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Local companies and subsidiaries must comply. FILE PHOTO | NMG 

With the ushering of the European Union’s General Data Protection Regulations (GDPR), on May 25, 2018, several companies within the bloc have been compelled to adjust to ensure that any data they handle is well secured.

Locally, the big question that lingers in the minds of service providers is whether the GDPR has found its tentacles in the country and if so, how best can they find the delicate balance between protectingthe rights of their customers vis-a-visensuring that their daily operations are not crippled.

Article 3 of the GDPR has widened the territorial scope of the regulation. It states that, the regulation applies to the processing of personal data of data subjects(individuals) who are in the EU by a controller (any company) not established in the Union.

This is specific to processing activities which are related to the offering of goods and services, irrespective of whether payment by the data subject is required. Additionally, it applies to the monitoring of behaviour of data subjects as far as this is within the EU.

The scope gets wider as the Article further provides that, the Regulation applies to the processing of personal data by a controller not established in the Union but in a place where the National Law of a Member state applies by virtue of Public International Laws such as an Embassy.Additionally, Article 25 imposes a duty on any organisation outside the EU which falls under the GDPR regime because of its activities, to appoint a representative in that member state. The representative will be a point of contact for the entity’s Data Protection Officer. However, this does not apply to entities whose data processing activities are occasional and do not include large scale processing of sensitive data.

What does this mean for Kenya? In a nutshell, an organisation does not need physical presence in the EU to be GDPR compliant. As long as a locally incorporated company or a subsidiary collects and stores information of a citizen of any EU member state in whatever form, then compliance is no longer optional.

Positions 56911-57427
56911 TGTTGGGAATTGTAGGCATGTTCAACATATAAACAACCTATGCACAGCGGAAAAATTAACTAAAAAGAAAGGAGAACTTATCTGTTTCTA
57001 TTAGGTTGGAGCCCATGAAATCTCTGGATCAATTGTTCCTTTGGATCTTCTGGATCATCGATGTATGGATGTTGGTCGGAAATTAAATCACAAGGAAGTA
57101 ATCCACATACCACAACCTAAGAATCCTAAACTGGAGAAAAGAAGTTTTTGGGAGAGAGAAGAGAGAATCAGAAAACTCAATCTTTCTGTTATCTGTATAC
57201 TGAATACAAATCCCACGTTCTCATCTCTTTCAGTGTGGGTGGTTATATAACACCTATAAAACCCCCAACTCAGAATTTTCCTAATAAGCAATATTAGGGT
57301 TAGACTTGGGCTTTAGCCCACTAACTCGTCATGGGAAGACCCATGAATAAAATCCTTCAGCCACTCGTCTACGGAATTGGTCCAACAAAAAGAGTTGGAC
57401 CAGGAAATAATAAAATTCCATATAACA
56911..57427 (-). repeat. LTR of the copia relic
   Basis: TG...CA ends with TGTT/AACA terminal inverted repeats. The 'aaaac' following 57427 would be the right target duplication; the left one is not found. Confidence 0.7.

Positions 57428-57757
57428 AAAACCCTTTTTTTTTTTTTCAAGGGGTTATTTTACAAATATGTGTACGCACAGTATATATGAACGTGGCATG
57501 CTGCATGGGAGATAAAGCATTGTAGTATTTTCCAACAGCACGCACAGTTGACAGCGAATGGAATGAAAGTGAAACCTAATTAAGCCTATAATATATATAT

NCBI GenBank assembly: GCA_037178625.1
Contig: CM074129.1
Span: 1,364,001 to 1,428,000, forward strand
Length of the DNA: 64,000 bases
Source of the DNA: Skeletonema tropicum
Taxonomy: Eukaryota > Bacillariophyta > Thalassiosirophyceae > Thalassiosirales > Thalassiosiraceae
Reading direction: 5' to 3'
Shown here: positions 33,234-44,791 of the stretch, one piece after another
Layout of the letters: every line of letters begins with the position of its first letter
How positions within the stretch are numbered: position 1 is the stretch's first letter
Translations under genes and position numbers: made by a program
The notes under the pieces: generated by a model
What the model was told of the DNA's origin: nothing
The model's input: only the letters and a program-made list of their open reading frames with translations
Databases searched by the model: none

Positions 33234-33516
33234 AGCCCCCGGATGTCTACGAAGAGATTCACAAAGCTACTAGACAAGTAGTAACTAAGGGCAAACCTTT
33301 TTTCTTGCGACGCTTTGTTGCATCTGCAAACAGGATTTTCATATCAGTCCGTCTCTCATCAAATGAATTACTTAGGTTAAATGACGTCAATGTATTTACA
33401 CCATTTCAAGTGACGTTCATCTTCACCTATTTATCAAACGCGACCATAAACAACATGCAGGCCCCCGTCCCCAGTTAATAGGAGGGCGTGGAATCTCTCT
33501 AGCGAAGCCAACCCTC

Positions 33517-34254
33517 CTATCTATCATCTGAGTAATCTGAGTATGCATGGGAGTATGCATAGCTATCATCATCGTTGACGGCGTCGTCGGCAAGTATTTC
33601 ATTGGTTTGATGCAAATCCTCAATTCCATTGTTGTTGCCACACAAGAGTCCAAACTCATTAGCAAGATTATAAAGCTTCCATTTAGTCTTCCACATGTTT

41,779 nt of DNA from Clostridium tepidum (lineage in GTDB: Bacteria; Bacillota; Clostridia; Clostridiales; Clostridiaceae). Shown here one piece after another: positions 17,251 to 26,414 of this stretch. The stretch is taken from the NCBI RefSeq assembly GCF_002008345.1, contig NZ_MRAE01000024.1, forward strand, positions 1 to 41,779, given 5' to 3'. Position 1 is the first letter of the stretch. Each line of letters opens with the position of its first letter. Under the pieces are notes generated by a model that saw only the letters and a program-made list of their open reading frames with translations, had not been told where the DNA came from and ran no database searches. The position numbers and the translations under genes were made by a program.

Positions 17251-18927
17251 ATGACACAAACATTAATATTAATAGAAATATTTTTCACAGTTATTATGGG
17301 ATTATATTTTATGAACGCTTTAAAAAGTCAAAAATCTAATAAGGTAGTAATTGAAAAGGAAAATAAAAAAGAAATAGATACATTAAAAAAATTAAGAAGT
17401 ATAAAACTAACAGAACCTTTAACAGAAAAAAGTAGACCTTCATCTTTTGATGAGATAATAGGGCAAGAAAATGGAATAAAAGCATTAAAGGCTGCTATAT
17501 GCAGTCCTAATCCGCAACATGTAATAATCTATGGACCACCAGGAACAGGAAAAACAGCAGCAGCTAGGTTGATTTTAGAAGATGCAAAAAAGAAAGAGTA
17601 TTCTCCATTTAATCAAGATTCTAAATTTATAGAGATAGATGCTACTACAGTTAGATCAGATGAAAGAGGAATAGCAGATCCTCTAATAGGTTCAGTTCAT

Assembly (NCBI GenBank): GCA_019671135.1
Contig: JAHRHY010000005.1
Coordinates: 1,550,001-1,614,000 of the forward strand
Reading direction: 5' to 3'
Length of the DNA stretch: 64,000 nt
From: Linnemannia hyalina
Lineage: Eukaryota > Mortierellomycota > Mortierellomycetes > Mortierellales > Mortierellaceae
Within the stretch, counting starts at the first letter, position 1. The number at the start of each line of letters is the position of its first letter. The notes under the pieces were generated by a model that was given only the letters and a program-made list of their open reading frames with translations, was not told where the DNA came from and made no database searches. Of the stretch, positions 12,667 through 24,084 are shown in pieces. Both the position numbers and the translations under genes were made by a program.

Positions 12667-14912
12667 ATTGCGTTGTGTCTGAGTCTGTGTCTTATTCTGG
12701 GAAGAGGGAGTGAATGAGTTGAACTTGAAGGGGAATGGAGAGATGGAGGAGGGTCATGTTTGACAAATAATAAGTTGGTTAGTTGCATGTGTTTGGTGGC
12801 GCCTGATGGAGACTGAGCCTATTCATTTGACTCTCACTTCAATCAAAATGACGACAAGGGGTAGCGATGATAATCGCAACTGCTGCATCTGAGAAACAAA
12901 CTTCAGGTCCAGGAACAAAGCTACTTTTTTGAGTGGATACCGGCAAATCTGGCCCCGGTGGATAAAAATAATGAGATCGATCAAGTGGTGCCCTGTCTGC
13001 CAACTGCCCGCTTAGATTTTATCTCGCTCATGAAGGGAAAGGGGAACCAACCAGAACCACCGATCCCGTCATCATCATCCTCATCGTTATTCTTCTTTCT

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If a company has employees or customers based in Europe then it must be GDPR compliant.The rules require any company that collects and stores data on any EU citizen to justify why they are storing this information as well as to explain what they’ll use the data for. Companies are also required to document the user giving them consent to store their data.

Additionally, companies are required toprovide all stored information on a user, should the user ask for it and delete the same information (including backups) should a user want to be “forgotten”.

Local businesses must tread cautiously; the focus ondata protection within GDPR is not only on customers’ information and external databut also within the organisation itself. If an entity has employed a European then, in the ordinary course of employment, the Human Resources Department is required to collect personal Identifiable Information from this individual. This directly translates to the collection of data ultimatelynecessitatingthe organization to comply with GDPR.

Undoubtedly, several local companies have been affected by the GDPR.The consequences of non-compliance with the GDPR are colossal. The first level of fine is up to 10 million Euros or two per cent of the company’s global annual turnover of the company’s preceding fiscal year. This fine is specific to infringements listed under Article 83(4) of the GDPR. These include infringements relating to, amongst others, security of processing data, communication ofpersonal data breach to the data subject as well as breaches relating to records of processing data.

The higher level of fine of up to 20 million euros or four per cent of a company’s annual global revenue of the preceding fiscal year are infringements specific to Article 83(5) which relate to the rights of the data subject and transfer of personal data to an international organisation.

What next for companies in Kenya? Local companies and subsidiaries must comply. They need to confirm whether a company has in its possession Personal Identifiable Data of an EU-citizen. Once this is confirmed, then the organisation must comply with the GDPR.

Njoki Kamau and Munga Ndichu, Partners, Grewin Adocates & Consultants LLP.



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